We are encouraged, as we report on page 1, that more employers are adding a medical tourism feature to their health care plans.
Employers provide financial incentives, such as waiving copayments and offering travel allowances to employees who are willing to travel within the United States, to undergo procedures at hospitals far from their homes where intermediaries have negotiated lower rates.
We can well understand the appeal to and interest by employers in medical tourism. The approach addresses, at least partly, a driver of high health care costs. As hospitals have merged in many parts of the country, employers, insurers and third-party claims administrators have lost leverage negotiating with health care systems facing little competition.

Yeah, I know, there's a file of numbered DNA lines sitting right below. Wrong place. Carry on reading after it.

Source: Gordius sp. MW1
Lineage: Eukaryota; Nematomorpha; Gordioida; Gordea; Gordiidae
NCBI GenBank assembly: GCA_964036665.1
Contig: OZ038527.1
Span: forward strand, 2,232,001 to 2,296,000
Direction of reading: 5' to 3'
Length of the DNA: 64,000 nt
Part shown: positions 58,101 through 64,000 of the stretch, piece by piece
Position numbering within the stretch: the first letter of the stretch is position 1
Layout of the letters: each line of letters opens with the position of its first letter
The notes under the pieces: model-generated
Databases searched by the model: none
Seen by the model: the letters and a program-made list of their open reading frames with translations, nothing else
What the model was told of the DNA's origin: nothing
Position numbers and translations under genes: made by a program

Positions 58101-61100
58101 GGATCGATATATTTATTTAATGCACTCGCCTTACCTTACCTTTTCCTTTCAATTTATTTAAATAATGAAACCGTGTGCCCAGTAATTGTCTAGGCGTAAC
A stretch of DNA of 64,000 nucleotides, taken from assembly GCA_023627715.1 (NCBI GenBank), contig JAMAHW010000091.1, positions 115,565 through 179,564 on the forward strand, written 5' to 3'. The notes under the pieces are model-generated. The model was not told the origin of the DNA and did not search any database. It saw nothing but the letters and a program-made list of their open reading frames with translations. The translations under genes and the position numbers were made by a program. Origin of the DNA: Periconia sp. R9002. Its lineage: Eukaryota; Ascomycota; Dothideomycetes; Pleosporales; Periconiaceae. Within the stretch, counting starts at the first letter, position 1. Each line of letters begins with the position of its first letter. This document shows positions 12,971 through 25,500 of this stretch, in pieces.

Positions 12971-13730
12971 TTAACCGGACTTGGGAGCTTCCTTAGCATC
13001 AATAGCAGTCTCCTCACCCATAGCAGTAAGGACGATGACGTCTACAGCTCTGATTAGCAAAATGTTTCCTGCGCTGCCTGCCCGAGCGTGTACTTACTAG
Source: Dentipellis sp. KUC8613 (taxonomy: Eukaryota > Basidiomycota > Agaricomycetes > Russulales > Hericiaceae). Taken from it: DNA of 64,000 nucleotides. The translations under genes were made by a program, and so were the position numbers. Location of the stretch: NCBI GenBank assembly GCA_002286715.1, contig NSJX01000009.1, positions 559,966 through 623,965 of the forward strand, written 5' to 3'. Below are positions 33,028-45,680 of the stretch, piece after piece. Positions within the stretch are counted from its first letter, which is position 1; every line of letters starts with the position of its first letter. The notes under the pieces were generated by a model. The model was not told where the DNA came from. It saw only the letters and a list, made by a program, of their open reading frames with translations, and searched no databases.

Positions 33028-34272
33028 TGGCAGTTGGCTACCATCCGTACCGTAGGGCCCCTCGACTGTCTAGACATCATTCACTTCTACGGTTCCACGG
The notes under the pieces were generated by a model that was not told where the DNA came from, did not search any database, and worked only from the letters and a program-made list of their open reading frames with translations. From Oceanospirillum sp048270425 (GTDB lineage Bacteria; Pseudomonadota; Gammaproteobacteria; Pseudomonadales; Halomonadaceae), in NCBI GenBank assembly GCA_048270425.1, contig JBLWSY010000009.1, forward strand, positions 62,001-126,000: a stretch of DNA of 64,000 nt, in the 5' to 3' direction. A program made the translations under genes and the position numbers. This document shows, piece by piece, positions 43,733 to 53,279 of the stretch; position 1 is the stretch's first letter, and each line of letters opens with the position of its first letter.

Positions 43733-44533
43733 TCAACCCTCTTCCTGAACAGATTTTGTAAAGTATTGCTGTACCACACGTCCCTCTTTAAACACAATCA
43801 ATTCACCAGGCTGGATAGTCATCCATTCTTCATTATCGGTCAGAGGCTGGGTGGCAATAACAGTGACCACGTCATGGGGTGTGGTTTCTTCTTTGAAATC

By hammering out deals with hospitals in parts of the United States that have lower costs, employers may increase their clout with hospitals in areas where most of their employees live. Hospitals, concerned about losing business, may be more flexible at the negotiating table.
For that reason, medical tourism is a promising approach that may help to cool medical care inflation, and employers would be wise to explore whether it makes sense to offer the benefit.